Intel Explains 45-nm Chip Fabrication Technology - InformationWeek

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8/19/2007
11:45 AM
Alexander Wolfe
Alexander Wolfe
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Intel Explains 45-nm Chip Fabrication Technology

Understanding chip-fabrication technology is like getting the facts on that other thing you became curious about when you were 12. Most people don't have anyone who really sits them down and explains it; they just kind of pick it up. Well, I can help you with the chip-making stuff. Listen to my podcast with Intel Senior Fellow Mark Bohr, who has been leading the development of the industry's first 45-nm processors, which will appear later this year when the quad-core Penryn ships.

Understanding chip-fabrication technology is like getting the facts on that other thing you became curious about when you were 12. Most people don't have anyone who really sits them down and explains it; they just kind of pick it up. Well, I can help you with the chip-making stuff. Listen to my podcast with Intel Senior Fellow Mark Bohr, who has been leading the development of the industry's first 45-nm processors, which will appear later this year when the quad-core Penryn ships.Think of it as a 15-minute course that'll get you up to speed on the critical issues of modern chip manufacturing. Mark is unusually articulate; I ask a few questions, but mostly stay out of the way.

Listen to the podcast by clicking here.

(Alternatively, you can right-click and save the file to your desktop. To do this in Internet Explorer, after you right click, move your mouse over "Save Target As...," click, and save to your desktop. In Firefox, after you right click, select "Save Link As..." After the file download is complete, open it and listen to it in Windows Media Player.)

In the podcast, Bohr makes the point that 45 nm allows Intel to pack more transistors onto a given slice of silicon than was possible at 65 nm, and to run the resulting chips at lower power. Here are some highlights of the chat:

  • "As you make transistors smaller, they do get faster, and you can use that in one of two ways. You can design single-cores that use ever-more transistors and burn more power, or you can use those extra transistors instead to make two smaller, simpler cores that each use less power. So for many applications, having dual core is a more power-efficient way to realize improved computing performance."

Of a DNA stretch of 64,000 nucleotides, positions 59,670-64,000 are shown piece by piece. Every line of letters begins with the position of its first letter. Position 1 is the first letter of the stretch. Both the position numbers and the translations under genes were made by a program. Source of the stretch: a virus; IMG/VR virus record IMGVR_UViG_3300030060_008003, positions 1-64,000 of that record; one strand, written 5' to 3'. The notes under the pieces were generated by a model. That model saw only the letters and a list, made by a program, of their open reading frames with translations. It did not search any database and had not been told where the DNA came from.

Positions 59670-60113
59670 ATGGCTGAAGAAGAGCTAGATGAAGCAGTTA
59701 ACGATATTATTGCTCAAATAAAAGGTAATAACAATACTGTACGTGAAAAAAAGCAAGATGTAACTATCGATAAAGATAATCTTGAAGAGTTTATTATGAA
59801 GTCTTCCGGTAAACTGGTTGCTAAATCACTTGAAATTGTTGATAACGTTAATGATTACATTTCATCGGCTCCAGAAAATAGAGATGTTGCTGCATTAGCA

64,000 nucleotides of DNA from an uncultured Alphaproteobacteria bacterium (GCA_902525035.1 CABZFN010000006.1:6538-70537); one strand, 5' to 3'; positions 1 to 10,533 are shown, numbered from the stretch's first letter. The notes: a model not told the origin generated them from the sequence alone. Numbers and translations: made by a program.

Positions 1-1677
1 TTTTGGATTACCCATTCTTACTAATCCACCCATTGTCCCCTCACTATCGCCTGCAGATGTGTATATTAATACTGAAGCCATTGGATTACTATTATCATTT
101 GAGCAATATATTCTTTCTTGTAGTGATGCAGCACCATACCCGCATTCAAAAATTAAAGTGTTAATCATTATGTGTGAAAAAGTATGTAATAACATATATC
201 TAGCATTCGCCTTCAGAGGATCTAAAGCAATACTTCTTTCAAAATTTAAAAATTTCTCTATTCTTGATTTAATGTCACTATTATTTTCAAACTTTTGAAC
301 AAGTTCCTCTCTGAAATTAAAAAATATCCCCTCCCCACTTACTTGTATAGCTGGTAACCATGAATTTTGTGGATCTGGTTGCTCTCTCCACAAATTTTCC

• Intel is the first to go into high volume manufacturing on 45-nm. Intel's been pretty consistent in delivering new technologies on a two-year cadence. We first introduced our 65-nm products in 2005. Here in 2007, we're first introducing our 45-nm products. And we're on track with our next-generation 32-nm process technology, to have that process ready in the second half of 2009.

  • "We are running into limits that some people view as fundamental, but we are also inventing solutions around them."

  • "As we scale transistors and make them smaller, they get faster, but they tend to get leakier." (Bohr goes on to explain what this means.)

  • "If you have hundreds of millions of transistors on your chip, and each of them is leaking a tiny amount of current, it does add up. They way it may up in an actual product [is], maybe your laptop computer would have a shorter battery life because it's leaking power."

    P.S. The IEEE Spectrum article referred to in the podcast is available here. The article discusses the challenges facing the developers of extreme ultraviolet (EUV) photolithography, an advanced chip-making technique originally targeted for use beginning in 2011. EUV is supposed to operate at 13.5 nm, which is beyond ultraviolet and obviously much smaller than the 45 nm we're discussing in the podcast.

    Also, see the Quad-Core Processor Buyer's Guide 2007, which includes a chart showing the current pricing of available quad-core chips.

    We welcome your comments on this topic on our social media channels, or [contact us directly] with questions about the site.
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